“Our community continues to strive towards getting better. We are an inclusive community that is capable of working together to overcome obstacles and differences.”
-Dr. Irving Taylor, Deputy to the Garrison Commander USAG Yongsan-Casey
CAMP CASEY, Republic of Korea [June 10, 2021] -Camp Casey’s Soldiers Field looked a lot like a barbeque or a block party last month because there was music, food, big tents and a lot of people having fun. However, it wasn’t festive like Oktoberfest or big like a circus, instead, eight medium-sized canopies filled the green space and the atmosphere buzzed of food, fun and activity. More than 100 Soldiers from the 210th Field Artillery Brigade (210 FAB) gathered in their summer-civilian attire for the brigade’s Diversity Council event, “Fanning the Flames of Change.”
Soldiers moved from station-to-station to discuss their thoughts about noteworthy and provocative issues that can negatively impact readiness, trust and organizational goals. The stations facilitated issues concerning: communication, suicide, behavior health stigmas, anxiety and depression, racism and extremism, and issues and attitudes concerning the Lesbian, Gay, Bisexual, Transsexual, Questioning and A+ [and other identities] community.
“I wanted to focus on current events and how Asian-hate crimes might affect our formations,” said 2nd Lt. Shade Bullock, a Chemical, Biological, Radiological and Nuclear Officer at the 210 FAB. “Having racism and discrimination doesn’t just affect our unit as a whole, it affects each of these individual Soldiers and leaders at home.”
Camp Casey is located a mere 20 miles south of North Korea and the Demilitarized Zone. The Soldiers are in a community where most of the workforce and their neighbors are South Korean.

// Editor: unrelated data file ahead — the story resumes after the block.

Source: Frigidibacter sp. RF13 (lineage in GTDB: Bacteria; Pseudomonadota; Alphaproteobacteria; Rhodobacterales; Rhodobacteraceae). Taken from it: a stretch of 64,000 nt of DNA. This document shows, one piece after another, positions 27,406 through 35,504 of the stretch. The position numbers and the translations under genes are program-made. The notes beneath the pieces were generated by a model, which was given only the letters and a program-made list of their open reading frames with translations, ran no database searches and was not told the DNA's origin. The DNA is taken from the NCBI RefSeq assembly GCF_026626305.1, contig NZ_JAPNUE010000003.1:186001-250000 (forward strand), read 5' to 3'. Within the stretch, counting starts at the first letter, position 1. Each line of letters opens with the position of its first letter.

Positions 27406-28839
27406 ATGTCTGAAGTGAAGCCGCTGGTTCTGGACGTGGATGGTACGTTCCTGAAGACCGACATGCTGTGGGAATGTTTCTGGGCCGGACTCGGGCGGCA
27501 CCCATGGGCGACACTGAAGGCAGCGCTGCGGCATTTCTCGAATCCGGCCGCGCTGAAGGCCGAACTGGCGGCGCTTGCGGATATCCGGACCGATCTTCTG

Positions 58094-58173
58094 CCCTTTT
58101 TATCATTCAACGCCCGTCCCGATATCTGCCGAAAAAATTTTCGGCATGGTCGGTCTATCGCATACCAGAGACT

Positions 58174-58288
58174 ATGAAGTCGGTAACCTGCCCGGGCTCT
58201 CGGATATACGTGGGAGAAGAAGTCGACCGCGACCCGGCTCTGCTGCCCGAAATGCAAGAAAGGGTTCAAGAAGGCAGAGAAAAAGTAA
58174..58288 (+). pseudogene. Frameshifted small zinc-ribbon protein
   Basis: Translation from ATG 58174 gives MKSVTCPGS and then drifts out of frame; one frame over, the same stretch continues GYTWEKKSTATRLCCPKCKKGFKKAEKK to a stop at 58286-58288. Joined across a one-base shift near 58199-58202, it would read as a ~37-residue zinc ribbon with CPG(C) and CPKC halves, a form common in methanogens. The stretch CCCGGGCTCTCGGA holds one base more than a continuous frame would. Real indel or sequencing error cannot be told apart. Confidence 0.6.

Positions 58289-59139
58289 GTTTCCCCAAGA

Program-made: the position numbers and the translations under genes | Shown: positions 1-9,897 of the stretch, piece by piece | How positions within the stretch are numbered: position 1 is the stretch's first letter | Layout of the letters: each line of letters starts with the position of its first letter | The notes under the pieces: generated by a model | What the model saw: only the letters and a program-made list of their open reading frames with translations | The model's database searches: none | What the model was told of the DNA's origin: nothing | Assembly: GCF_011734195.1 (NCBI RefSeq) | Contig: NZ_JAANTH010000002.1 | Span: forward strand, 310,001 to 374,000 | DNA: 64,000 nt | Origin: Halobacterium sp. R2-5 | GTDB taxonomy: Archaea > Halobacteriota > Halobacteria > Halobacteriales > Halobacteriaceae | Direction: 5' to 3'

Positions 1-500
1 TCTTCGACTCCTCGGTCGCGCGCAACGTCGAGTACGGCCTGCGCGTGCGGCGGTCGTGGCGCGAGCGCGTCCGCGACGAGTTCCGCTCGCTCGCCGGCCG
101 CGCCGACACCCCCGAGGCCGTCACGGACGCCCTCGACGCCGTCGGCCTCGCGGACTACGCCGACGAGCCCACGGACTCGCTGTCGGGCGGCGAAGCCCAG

An issue such as racism can affect personal goals and family life. Talking about the issue is a way to develop positive attitudes and behaviors, she said. “I think it’s important for everyone to have a positive, open and accepting work environment. A work environment where one can excel.”
Not only did the event discuss ways to eliminate corrosive behaviors, such as racism, the leaders hoped to build character and empathy through exploratory conversations and feedback.
“I wanted to discuss the negative stigma associated with behavioral health and the suicide prevention stigma,” said Staff Sgt. Elijah Johnson, a fire control Non-Commissioned Officer. “I felt it was important to discuss stigmas associated with seeking help. I wanted to get other opinions, educate and inform the Soldiers within our ranks about the resources that Camp Casey has to offer.”
There are behavior health, clinical and non-clinical support services as well as financial, educational and morale, welfare and recreation activities and critical support services across three separate and distinct communities.
“We are a creative, innovative and caring community,” said Russell Jordan, the Army Substance Abuse program manager. “In the more relaxed environment, Soldiers are willing to articulate their thoughts and feelings about suicide.”
Alcohol abuse and impaired thinking also came up during the discussion, he said. The Soldiers want to be part of the solution and not seen as the problem.
“We’re a team and as a leader you have to know how your Soldiers are doing [know what’s on their minds],” said Spec. Simon Nguyen, a fire direction control specialist from Alpha Battery, 6th 37th Field Artillery. “One of my battle buddies felt ashamed because of his religion [as part of his faith he wears a beard].”
The assumption was that the Soldier was out of regulation or a bad Soldier. The frequent requests to explain or to show a profile [medical reason] affected his self-confidence and made him less likely to speak up, said Nguyen.
As part of the diversity council Nguyen felt empowered to share the story to help others see the situation from a different perspective.
“Each of us is an equal member of the team. Sometimes Soldiers’ voices are muted by the day-to-day [activities]. We want to make sure that isn’t happening in our ranks,” said Maj. Justin Willis, the 210 FAB executive officer. “The feedback we’ve received is that we need to have more of these discussions. It’s a way to let everyone’s voice be heard.”
These events are open to everyone in the community. So the next time you see an advertisement, or hear the diversity council is hosting an event, stop by and take a seat. All members of the community may join the conversation!